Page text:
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LPD 17

The design of the San Antonio Amphibious Assault Ships was jointly developed by Navy, Marine Corps and industry stakeholders to provide superior performance over a broad range of operational requirements. LPD 17 provides the Navy and Marine Corps with modern, sea based platforms for execution of Expeditionary Warfare Missions. Each ship’s survivability features allow the crew to confidently sail into harm’s way and extend their reach with the compliment of air cushioned landing craft, helicopters or tilt rotor aircraft.

LPD Facts

The San Antonio-class is a major part of the Navy’s 21st century amphibious assault force. The 684-foot-long, 105-foot-wide ships are used to embark and land Marines, their equipment and supplies ashore via air cushion or conventional landing craft and amphibious assault vehicles, augmented by helicopters or vertical takeoff and landing aircraft such as the MV-22 Osprey. The ships support a Marine Air Ground Task Force across the spectrum of operations, conducting amphibious and expeditionary missions of sea control and power projection to humanitarian assistance and disaster relief missions throughout the first half of the 21st century.

An LPD amphibious transport dock is equipped with:
  • Two 30 mm Bushmaster II cannons for surface defense
  • Two Rolling Airframe Missile (RAM) launchers for air defense
  • Four CH-46 Sea Knight helicopters
  • Two LCACs, one LCU and 14 AAVs
  • Four diesel engines that can reach a maximum speed of more than 22 knots.

Design & Construction

Ingalls Shipbuilding is the sole provider of the San Antonio (LPD 17) class of amphibious transport dock ships for the U.S. Navy. The versatile 684-foot-long ships are designed with the goal of meeting the Navy and Marine Corps needs, embracing a “Design for Ownership” philosophy to interact with the fleet’s operating forces.

The unique design-engineering approach injected fleet input into the development process before construction began and shaped every element of the ships’ systems and spaces to meet future requirements.

Each LPD consists of 210 units built utilizing modular construction techniques. Each unit is extensively pre-outfitted with piping, electrical, machinery and ventilation systems along with many pieces of equipment prior to launch.

Delivered Ships

Ingalls has delivered 11 San Antonio-class LPDs to the U.S. Navy:
USS San Antonio (LPD 17) USS New Orleans (LPD 18) USS Mesa Verde (LPD 19) USS Green Bay (LPD 20) USS New York (LPD 21) USS San Diego (LPD 22) USS Anchorage (LPD 23) USS Arlington (LPD 24) USS Somerset (LPD 25) USS John P. Murtha (LPD 26) USS Portland (LPD 27) USS Fort Lauderdale (LPD 28)
5/13/2005 12/22/2006 9/28/2007 8/29/2008 8/21/2009 12/19/2011 9/17/2012 12/7/2012 10/18/2013 5/13/2016 9/18/2017 7/11/2022
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LPD 29 Translation & Launch

The U.S. Navy amphibious transport dock Richard M. McCool Jr. (LPD 29) was launched at Ingalls Shipbuilding in Pascagoula, Mississippi, on Wednesday, January 5, 2022.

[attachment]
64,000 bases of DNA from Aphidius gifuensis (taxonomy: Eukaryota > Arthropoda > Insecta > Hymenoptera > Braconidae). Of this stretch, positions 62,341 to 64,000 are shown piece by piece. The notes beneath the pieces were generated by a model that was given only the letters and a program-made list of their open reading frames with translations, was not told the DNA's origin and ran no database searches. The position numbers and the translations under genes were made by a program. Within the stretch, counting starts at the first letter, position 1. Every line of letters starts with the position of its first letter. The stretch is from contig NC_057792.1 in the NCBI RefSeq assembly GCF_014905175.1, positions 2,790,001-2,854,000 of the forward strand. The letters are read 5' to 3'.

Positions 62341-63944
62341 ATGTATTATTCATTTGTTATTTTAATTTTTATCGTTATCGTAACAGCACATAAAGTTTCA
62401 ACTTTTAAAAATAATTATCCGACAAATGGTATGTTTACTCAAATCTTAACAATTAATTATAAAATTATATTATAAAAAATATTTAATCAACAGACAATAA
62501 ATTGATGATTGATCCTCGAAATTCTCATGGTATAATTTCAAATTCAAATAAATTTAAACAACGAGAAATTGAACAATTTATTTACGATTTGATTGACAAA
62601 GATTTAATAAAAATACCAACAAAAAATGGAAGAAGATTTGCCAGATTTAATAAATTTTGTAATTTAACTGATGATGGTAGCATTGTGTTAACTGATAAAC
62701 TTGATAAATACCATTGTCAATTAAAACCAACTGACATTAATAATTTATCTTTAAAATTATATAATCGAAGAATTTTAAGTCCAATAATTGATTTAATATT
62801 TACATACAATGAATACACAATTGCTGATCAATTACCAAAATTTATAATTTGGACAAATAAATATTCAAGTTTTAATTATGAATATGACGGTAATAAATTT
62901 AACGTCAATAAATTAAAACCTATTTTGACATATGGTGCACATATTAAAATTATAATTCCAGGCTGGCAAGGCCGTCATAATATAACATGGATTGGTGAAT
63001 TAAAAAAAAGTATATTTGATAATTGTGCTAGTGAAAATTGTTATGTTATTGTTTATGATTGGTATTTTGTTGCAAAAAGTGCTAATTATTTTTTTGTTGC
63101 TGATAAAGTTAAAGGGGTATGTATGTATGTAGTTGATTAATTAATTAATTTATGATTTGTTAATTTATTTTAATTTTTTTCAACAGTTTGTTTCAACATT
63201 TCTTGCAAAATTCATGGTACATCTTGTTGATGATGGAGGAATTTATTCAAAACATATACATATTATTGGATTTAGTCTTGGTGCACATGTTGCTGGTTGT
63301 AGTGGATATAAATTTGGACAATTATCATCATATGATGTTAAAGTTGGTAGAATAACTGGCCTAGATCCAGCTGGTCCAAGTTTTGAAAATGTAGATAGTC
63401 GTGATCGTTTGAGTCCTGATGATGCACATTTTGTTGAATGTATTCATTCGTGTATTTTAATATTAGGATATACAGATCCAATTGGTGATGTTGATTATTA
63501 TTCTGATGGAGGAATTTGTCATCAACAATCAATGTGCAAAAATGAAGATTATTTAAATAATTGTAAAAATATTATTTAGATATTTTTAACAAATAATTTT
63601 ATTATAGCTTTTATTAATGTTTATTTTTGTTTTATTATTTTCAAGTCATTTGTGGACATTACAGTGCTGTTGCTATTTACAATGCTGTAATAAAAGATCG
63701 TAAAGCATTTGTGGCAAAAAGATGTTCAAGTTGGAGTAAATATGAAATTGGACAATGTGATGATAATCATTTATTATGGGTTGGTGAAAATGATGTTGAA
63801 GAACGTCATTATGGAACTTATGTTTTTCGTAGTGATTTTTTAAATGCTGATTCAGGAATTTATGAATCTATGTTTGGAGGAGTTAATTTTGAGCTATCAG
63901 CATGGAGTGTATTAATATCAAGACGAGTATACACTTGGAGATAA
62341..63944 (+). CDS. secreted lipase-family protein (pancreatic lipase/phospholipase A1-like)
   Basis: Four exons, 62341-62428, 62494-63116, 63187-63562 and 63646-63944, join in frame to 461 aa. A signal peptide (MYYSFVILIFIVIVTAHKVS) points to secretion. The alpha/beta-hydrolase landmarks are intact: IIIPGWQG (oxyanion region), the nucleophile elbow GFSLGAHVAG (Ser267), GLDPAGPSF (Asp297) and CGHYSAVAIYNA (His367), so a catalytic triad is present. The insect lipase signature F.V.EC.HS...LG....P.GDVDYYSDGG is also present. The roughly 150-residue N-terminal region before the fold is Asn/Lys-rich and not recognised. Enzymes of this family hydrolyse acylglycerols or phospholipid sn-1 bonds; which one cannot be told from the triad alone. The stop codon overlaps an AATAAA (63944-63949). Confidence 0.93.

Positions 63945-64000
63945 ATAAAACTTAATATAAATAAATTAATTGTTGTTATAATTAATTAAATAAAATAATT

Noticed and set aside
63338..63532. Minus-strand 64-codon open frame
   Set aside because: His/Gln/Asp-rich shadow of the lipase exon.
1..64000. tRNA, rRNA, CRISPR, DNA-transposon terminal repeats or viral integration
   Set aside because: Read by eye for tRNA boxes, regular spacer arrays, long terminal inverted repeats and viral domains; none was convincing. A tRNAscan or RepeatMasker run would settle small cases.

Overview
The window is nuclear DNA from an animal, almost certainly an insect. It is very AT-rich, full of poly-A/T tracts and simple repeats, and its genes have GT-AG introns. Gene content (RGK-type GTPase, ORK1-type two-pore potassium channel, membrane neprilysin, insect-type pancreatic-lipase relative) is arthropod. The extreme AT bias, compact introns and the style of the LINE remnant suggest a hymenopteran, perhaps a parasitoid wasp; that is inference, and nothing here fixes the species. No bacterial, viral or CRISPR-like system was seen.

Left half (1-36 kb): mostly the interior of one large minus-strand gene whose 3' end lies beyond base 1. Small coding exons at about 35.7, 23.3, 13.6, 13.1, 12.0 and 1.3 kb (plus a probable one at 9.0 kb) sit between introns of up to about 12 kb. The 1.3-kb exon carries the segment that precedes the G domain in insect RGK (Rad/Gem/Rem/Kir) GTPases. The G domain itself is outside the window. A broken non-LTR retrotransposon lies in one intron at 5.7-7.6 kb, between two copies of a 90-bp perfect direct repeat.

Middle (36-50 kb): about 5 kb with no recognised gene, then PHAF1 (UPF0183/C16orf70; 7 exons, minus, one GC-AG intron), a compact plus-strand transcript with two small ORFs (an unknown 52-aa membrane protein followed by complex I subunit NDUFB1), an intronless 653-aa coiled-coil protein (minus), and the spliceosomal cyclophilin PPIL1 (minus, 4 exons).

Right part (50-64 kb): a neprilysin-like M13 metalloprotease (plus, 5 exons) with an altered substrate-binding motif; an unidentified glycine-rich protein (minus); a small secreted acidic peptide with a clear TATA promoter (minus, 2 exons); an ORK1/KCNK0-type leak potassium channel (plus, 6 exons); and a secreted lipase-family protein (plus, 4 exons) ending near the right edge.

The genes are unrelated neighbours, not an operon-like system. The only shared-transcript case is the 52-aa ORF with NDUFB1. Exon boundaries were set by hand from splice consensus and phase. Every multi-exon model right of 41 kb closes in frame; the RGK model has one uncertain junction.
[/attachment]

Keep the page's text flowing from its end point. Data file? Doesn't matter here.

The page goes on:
LPD Flight II: Providing Next Generation Capability Today

Accelerating LPD Flight II Will Enhance Naval Capacity and Lethality

LPD 30, the first LPD Flight II is a flexible, survivable and affordable warship that will fulfill the Navy and Marine Corps’ requirements. Using the LPD 17’s proven hull, this LPD derivative is highly adaptable and will be used across the range of military operations, from major combat operations to humanitarian assistance and disaster relief through use of its well deck, flight deck, hospital facilities, and self-defense features.

Accelerating this next generation warship will help provide distributed maritime capability, leverages a hot production line, and is important and continued investment in a supplier base of 400 companies in 30 states. In addition to the affordability gained by using the LPD hull for Flight II, further savings can be achieved through a multi year procurement or a block buy acquisition strategy similar to the Virginia-class submarine and the Arleigh Burke destroyer programs. The LPD Flight II will meet the requirements for the next generation amphibious warship the Navy-Marine Corps Team needs now.

Why LPD Flight II?

LPD Flight II is the right choice for the next generation amphibious ship to replace the Whidbey Island (LSD 41) and Harpers Ferry (LSD 49) classes of dock landing ships. The LPD Flight II is substantially more capable than both ship classes at an affordable cost. The design, a derivative of LPD 29, is stable and ready for serial construction of 13 LPD Flight II ships beginning with LPD 30, which was awarded on March 26, 2019.

In response to the customers’ expressed desire for a platform that is ready to conduct split and disaggregated operations, the LPD Flight II will be a mobile, agile airport, seaport, hospital, command and control node, maintenance and logistics facilities supporting a Marine Air Ground Task Force.

The Navy’s decision to utilize the LPD 17 hull as the foundation for LPD Flight II will result in significant capabilities and affordability. The proven LPD hull avoids the risk that accompanies the introduction of a new ship design while saving cost and shortening time to delivery. That means more warfighting capability for the Navy and Marine Corps faster.

Building on a legacy of proven equipment and systems, LPD Flight II maintains commonality with existing fleet assets to provide added value by capitalizing on existing logistics support, crew training and knowledge base for Sailors and Marines. It is the right ship at the right time to efficiently and affordably meet the needs of our Navy/Marine Corps team.

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